In which the art of Thomas Kong swallows a bodega in Rogers Park

I’ve been walking by Kim’s Corner Food in Rogers Park on Chicago’s far North Side almost daily for 14 years.

kimscornerfood

I went inside a few times to have keys copied.  The proprietor, Thomas Kong, was always kindly and soft spoken.

fudgebrownies

About five years ago this sign appeared.  God is good.  You are special.  Fudge Brownies.

lotto

Soon after, collages of found materials on cardboard were slid behind the bodega’s window bars.

cardboard

An then—an avalanche, an explosion of art.

interior

The art of Mr. Kong took over the bodega.

mrkinstallation

It covers the cooler.

mrkfreezer

It’s inside the freezer.

mrkchips

It’s artfully hung above the chips.

mrkspices

It peeks out from behind the dusty spice collection.

mrkcoffee

The coffee maker is not overlooked.

mrkcookies

Mr. Kong works with readily available materials: mostly packaging, foam trays, pulled-apart boxes and leaves.  That t-ball trophy from 1999 is not going to waste either.

mrk2

Somewhere, Joseph Cornell is smiling.

mrk1

This tape dispenser abstract is one my favorites.

mrkflame mrkthree mrkstipes mrkpapers mrklittledebbie mrkkite

Mr. Kong’s best work is abstract.  His signature shape is a sort of wing—I particularly enjoy the wing-shapes repurposed from a Little Debbie box.

materials

Kim’s Corner Food is open long hours.  Mr. Kong is always working.  His art materials cover the counter where people buy their cigarettes and lotto tickets.

mrk

There’s a lot of mythology about artists creating through fits of passions and inspiration.  That’s total b.s.  I’m around artists everyday and can guarantee you that they succeed through discipline and perseverance (and okay, a fair amount of sucking up to the right people).  Still, I can’t help but think Mr. Kong is an exception—the need to create art appears to have overcome him late in life.  It’s as if he can’t stop, or  just doesn’t want to, even as his artwork slowly swallows his bodega.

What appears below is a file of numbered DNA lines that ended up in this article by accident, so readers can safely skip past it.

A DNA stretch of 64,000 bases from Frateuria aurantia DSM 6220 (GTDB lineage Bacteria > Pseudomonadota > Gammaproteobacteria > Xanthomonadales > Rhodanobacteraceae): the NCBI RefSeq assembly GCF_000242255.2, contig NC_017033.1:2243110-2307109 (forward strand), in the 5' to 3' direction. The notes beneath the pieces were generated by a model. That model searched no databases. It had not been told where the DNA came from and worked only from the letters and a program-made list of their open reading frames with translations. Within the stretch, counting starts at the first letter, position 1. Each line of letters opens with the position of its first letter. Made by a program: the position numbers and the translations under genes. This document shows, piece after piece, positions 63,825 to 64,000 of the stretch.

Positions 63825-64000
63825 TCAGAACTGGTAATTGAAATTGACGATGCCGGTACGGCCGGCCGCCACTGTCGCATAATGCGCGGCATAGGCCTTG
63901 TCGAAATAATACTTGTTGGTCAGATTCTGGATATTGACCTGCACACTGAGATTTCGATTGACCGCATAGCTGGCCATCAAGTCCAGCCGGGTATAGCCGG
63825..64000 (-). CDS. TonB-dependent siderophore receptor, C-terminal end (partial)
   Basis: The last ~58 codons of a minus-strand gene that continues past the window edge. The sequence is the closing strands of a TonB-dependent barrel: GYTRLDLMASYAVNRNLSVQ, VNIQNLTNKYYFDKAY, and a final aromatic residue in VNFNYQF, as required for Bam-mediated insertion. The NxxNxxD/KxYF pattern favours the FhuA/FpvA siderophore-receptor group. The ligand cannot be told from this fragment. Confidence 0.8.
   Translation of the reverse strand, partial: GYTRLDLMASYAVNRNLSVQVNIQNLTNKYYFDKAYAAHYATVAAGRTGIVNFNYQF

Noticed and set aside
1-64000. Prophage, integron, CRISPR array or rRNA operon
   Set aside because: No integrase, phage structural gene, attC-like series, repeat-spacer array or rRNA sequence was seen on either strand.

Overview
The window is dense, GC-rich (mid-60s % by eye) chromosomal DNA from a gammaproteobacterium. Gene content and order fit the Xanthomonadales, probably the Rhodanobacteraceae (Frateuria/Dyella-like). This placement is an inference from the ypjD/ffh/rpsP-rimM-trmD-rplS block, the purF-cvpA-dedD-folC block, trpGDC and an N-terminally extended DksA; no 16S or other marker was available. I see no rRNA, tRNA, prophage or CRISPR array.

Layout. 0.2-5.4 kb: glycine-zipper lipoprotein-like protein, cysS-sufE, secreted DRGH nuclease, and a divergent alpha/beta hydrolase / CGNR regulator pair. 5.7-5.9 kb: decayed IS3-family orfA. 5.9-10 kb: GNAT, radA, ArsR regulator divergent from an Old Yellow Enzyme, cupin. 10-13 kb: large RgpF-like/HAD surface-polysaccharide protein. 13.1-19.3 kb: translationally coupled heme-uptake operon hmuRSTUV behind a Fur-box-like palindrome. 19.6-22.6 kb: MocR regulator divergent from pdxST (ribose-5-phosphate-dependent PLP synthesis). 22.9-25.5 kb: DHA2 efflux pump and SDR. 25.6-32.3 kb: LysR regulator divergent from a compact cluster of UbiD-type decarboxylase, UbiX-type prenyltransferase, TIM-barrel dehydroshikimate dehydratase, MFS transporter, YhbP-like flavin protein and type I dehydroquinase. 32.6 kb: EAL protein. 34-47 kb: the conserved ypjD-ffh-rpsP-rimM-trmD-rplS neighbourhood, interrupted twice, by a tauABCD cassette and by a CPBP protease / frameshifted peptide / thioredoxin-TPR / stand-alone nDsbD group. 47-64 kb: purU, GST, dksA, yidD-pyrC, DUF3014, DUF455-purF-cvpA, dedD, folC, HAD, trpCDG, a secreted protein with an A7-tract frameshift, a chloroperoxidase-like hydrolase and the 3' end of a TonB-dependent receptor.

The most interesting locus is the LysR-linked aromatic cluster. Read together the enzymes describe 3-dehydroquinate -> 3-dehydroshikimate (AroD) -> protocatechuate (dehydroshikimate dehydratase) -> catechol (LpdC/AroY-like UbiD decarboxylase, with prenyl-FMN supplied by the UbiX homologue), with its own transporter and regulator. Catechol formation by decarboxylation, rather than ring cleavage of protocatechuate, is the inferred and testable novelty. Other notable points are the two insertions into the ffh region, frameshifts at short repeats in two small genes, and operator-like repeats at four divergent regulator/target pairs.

I encourage you to stop by Kim’s Corner Foods at 1371 West Estes Avenue in Chicago.  Mad respect to Thomas Kong.

 

 

How we got to Kim’s Corner Food: on foot

Where we slept: at home.  Price: mortgage, assessments and utilities.  Recommended: highly.

 

 

 

 

 

 

 

 

 

 

15 comments

  1. I’d shop there from sheer curiosity….and how right you are about how artists achieve success.

    Liked by 1 person

    1. There’s not much to buy these days—most of the merchandise is faded and dusty.

      The majority of the artists I know work constantly for little money and recognition.

      Like

  2. The ones I came across in the days when i was in London spent their time trying to crawl up Saatchi’s backside…but even that capacious receptacle did not have room for all…

    Liked by 1 person

  3. Ewwww, Saatchi!

    Sycophancy is not among my many talents, contributing, I believe, to my total failure to support myself as an artist.

    Liked by 1 person

  4. I believe this to be a major obstacle….as is not having a publisher in the family for writers…

    Liked by 1 person